Corruption scandals will lead to ethics reforms: Cuomo
Gov. Andrew Cuomo said Monday he will push for major ethics reform in light of the recent political scandals that rocked Albany and City Hall.
Cuomo spoke about the indictments of city and state elected officials in an alleged conspiracy to rig the mayoral election on the "The Capitol Pressroom" public radio show and said it created a prime moment for legislatures to act.
"You can make major reforms when you have the people's attention and I think we have the people's attention and that's a good thing," Cuomo told host Susan Arbetter.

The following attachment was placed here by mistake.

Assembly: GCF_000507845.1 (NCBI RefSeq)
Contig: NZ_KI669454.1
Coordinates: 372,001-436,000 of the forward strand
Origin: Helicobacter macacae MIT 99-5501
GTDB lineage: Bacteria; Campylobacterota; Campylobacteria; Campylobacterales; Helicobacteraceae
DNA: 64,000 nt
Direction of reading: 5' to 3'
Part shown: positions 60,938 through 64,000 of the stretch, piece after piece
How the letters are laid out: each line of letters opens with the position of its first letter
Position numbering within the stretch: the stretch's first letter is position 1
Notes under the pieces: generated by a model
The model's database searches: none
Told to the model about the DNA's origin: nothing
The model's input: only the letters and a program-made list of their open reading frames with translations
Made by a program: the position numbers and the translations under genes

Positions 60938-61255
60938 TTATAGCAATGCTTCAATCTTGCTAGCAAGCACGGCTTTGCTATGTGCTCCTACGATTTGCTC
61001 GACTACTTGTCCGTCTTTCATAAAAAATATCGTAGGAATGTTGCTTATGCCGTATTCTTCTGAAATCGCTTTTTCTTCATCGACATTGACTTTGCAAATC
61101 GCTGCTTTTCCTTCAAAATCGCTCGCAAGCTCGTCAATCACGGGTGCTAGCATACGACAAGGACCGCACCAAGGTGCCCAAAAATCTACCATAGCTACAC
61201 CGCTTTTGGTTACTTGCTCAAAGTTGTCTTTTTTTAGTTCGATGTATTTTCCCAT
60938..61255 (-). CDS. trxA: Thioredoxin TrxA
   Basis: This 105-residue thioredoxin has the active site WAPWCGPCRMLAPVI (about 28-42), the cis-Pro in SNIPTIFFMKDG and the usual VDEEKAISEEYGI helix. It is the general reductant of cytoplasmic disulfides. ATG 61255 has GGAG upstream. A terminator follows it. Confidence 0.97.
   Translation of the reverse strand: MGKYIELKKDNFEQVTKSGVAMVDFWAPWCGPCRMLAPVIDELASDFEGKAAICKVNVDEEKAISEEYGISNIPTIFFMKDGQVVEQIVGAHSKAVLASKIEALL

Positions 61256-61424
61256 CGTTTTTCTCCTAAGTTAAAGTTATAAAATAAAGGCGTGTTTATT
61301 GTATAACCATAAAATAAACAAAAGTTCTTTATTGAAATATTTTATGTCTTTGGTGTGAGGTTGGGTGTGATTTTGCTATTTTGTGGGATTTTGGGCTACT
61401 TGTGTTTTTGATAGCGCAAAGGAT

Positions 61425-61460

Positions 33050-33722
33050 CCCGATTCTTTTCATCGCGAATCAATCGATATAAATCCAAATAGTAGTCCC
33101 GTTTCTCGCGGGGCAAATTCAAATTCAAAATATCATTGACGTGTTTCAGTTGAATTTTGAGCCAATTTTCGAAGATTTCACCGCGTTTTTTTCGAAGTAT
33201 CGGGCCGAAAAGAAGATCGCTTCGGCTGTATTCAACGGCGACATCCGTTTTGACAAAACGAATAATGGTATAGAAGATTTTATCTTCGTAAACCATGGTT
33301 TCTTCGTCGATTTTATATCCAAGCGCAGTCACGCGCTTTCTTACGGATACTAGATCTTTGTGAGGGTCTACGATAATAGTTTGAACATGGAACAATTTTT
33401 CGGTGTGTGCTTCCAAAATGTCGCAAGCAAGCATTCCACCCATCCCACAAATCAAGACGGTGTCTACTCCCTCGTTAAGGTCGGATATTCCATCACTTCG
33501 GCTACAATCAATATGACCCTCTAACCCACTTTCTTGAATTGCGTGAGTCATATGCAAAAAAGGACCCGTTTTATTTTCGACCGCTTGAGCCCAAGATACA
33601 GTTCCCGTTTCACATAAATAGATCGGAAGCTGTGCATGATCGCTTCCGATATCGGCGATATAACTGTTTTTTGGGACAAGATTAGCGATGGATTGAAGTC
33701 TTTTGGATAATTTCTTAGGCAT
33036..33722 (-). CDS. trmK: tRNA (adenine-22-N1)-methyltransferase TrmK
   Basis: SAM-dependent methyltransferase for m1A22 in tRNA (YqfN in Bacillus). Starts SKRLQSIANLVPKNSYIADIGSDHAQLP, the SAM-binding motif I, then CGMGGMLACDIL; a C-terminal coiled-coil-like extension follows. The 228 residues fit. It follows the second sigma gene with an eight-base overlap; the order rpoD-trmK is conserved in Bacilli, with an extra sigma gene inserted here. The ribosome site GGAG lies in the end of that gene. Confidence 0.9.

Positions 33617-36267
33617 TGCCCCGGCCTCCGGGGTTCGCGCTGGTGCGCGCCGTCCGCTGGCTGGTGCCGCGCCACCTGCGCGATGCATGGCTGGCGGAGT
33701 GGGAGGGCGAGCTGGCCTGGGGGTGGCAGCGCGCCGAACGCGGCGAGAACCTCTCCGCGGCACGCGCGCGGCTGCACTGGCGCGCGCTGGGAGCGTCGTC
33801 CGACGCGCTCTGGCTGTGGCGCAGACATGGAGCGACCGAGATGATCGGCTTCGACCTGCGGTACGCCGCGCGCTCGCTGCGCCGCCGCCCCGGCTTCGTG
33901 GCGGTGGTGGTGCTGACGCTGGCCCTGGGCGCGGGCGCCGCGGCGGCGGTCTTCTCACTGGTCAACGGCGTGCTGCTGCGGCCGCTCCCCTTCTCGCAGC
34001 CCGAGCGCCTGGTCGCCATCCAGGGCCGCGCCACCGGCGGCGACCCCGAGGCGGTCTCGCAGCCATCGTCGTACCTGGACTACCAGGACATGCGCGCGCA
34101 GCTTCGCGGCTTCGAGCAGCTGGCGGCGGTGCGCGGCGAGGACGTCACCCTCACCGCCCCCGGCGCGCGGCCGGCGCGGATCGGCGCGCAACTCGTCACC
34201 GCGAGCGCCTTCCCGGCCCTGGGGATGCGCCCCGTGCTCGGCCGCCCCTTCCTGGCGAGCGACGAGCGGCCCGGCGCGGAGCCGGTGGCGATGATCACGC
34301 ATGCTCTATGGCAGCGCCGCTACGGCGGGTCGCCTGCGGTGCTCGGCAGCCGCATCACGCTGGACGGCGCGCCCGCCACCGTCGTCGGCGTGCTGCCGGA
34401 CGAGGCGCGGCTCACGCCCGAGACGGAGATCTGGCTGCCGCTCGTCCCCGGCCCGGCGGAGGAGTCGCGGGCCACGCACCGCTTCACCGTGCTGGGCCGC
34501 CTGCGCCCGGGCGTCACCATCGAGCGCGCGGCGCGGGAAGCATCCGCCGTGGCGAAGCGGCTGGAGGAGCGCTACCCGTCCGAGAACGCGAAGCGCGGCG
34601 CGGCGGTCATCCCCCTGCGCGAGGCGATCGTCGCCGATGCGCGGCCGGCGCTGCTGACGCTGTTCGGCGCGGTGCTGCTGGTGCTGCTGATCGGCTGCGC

Last week, State Sen. Malcolm Smith, City Councilman Dan Halloran an others were indicted on charges that they bribed GOP leaders in Queens and the Bronx in exchange for political endorsements. Federal prosecutors also charged Assemb. Eric Stevenson with accepting bribes in an unrelated case.
Cuomo suggested a limit on campaign contributions and member item spending, changing the rules for the way political parties nominate candidates, strong prosecution for and other ethics reform policies but didn't give specifics.
"There's no doubt we can clean up our electoral process," he said.
Cuomo denied a report that said he wanted to remove Assembly Speaker Sheldon Silver from his leadership position in light of the scandals, saying the alleged crimes didn't represent the entire governing body.
"These people ... decided to break the law," he said.
"I don't know what culpability you could place on anyone but those individuals."